I now shop for classic pieces that will last me for ages. I wear a lot of suits and feminine dresses, I’m always in gold jewelry and some sort of hat or scarf. Oh, and sale. “Sale” is my favorite word.

Being a blogger and stylist means that personal style is very important to me. I’m most comfortable wearing prints and colors— anything that will parallel my naturally vibrant personality.

[Ed note: She’s wearing her grandmother’s Liz Claiborne suit in this photo.]

I’ve always loved anything that sparkled, stood out, and was different. I worked in the fashion industry for years (some of my family owned a clothing manufacturing business), so I was always reading fashion magazines and running to 34th Street on my lunch breaks to buy the new trends. I guess I also always cared about what other people thought of me, so I dressed to impress as often as possible.

When my fiancé passed away in April 2015, I stopped caring about just about everything. I don’t really remember buying anything new—I wore a lot of his flannel shirts and old tank tops I had owned for years. The thrill and excitement shopping once gave me disappeared in an instant.

It’s a catch-22, but I lost about 20 pounds and dropped two to three sizes in the months that followed, so in the middle of picking up the pieces of my life, I was also secretly kind of in awe of the clothes I could get away with now. I specifically remember a neon orange bralette I wore to Governor’s Ball that year (I would never wear that now). I also really stopped caring what other people thought (like if I was too old to be wearing items from Forever 21; I turned 32 that year).

Three years passed and life returned to a new normal. I worked from home for almost a year, so I didn’t have to get dressed if I didn’t want to. I wore a lot of yoga pants. When I started dating my current boyfriend, I learned that he was super into the athletic look, so I continued the yoga pant trend without much thought. I still couldn’t find a need to dress to impress though; it made me exhausted to put too much energy or brain power into a creative ensemble.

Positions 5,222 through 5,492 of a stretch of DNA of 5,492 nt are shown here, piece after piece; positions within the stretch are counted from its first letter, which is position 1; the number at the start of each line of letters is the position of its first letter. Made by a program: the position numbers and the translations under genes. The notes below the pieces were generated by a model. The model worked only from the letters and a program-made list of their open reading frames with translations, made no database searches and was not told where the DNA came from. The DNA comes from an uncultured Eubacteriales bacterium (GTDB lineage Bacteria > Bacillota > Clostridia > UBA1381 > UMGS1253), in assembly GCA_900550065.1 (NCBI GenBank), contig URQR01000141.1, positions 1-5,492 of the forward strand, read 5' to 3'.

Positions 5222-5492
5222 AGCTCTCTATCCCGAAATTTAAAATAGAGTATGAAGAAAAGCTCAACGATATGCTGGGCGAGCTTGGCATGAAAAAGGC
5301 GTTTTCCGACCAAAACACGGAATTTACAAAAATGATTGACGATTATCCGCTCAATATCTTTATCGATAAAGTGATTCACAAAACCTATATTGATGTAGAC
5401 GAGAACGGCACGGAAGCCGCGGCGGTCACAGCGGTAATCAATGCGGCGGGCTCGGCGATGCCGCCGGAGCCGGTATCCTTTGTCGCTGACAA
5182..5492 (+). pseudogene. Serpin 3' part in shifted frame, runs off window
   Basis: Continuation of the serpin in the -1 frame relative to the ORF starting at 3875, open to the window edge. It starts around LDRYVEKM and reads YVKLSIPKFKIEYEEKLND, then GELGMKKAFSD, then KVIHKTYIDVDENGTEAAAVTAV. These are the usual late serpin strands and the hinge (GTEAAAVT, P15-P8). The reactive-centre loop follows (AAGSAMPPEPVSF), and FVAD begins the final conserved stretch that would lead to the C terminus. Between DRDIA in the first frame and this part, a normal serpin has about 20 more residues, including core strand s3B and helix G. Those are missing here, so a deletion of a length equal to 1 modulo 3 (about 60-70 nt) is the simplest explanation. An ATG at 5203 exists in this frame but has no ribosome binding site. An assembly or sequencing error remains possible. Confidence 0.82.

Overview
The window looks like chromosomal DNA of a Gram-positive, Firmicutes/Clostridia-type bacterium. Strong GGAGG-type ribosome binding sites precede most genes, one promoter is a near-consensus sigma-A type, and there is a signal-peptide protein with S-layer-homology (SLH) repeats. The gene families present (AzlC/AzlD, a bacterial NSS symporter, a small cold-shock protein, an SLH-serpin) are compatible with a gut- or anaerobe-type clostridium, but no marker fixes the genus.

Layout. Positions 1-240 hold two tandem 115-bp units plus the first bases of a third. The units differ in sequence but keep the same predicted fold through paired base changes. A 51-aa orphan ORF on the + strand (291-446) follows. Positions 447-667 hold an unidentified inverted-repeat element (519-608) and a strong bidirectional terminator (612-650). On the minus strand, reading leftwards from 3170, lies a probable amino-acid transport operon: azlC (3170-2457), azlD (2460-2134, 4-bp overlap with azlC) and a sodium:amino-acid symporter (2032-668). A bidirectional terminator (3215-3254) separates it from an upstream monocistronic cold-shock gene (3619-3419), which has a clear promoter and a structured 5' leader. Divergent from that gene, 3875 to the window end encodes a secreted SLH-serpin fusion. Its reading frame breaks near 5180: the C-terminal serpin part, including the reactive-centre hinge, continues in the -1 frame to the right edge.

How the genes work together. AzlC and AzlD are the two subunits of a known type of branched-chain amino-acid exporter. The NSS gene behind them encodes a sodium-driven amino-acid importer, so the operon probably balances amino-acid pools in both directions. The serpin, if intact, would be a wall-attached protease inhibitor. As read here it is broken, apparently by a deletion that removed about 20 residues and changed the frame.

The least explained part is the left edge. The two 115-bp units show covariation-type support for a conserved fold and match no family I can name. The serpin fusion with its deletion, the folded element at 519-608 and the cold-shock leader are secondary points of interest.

When I started a new job in April 2017, I finally had a real reason to get dressed in the morning. And I’m not going to lie, it was/has been difficult until recently. I am the oldest person in my office (turning 35 in a few months), and it’s been a challenge to figure out where I fit in on the fashion spectrum. It’s also taken me a long time to feel comfortable in my own skin and accept where I am in my life—personally and professionally. I wanted to start dressing in a way that reflects who I am (a girl who deep down will always love some sparkle), but at the same time, be okay with the fact that I’m nearing my mid-30s without looking like I’m trying too hard. I definitely still think it’s a work in progress, but I’m taking it one shimmery sweatshirt at a time.

When I found out I was pregnant with my oldest daughter six years ago, it was definitely a surprise, to say the least. I was in my early twenties coasting through life. When I found out I was going to be a mother, I knew my lifestyle had to change. In my mind, this meant I had to start dressing differently as well. I dressed in a way I thought would make feel more mature and also in a way that I wouldn’t be judged so harshly by other, slightly older, mothers.

I would throw on a cardigan over top almost every outfit. To me, cardigans carry a sense of seriousness to them, therefore, I would be taken seriously. After a while, I had quite the collection. I also loaded up on 3/4-length sleeve tops and dresses. I have quite the tattoo on my arm, and being a younger mother, I didn’t want to be extra judged.

After a while, I began to just feel lost. I couldn’t keep up the charade. I stumbled upon Marie Kondo’s various books and decided to KonMarie my closet. I got rid of everything that didn’t “spark joy” and I haven’t looked back since.

I would describe my style as eclectic minimalist. Lately, I’ve been wearing raw-hemmed jeans and lots of polka dots and stripes. My outfit is usually simple with a splash of quirkiness. I love adding in a slightly unexpected element whether it be a shoe or accessory to add a little flair.

The most rewarding aspect has been the confidence I was able to regain. I don’t feel like I’m hiding or trying to be something that I’m not anymore. The only person I dress to impress now is myself.